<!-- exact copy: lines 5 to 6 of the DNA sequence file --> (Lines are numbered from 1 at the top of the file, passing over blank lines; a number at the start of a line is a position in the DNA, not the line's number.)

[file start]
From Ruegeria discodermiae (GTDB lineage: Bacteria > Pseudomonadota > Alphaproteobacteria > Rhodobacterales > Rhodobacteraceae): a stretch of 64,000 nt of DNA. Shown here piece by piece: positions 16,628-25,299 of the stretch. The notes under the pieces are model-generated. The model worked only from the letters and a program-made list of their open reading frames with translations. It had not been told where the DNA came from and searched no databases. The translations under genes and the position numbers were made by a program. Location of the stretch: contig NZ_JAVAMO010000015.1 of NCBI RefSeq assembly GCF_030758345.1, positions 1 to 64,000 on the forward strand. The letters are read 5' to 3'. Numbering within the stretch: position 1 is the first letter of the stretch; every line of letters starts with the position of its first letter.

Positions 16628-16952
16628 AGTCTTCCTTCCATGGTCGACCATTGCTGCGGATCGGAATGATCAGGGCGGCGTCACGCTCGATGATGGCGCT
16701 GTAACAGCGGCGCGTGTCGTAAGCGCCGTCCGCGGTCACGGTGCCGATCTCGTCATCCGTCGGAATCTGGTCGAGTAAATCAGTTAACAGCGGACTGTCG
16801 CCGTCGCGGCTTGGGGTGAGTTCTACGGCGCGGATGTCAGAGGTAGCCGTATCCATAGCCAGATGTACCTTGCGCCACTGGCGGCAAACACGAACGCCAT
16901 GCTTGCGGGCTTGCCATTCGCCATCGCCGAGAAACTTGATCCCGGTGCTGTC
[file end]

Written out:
16801 CCGTCGCGGCTTGGGGTGAGTTCTACGGCGCGGATGTCAGAGGTAGCCGTATCCATAGCCAGATGTACCTTGCGCCACTGGCGGCAAACACGAACGCCAT
16901 GCTTGCGGGCTTGCCATTCGCCATCGCCGAGAAACTTGATCCCGGTGCTGTC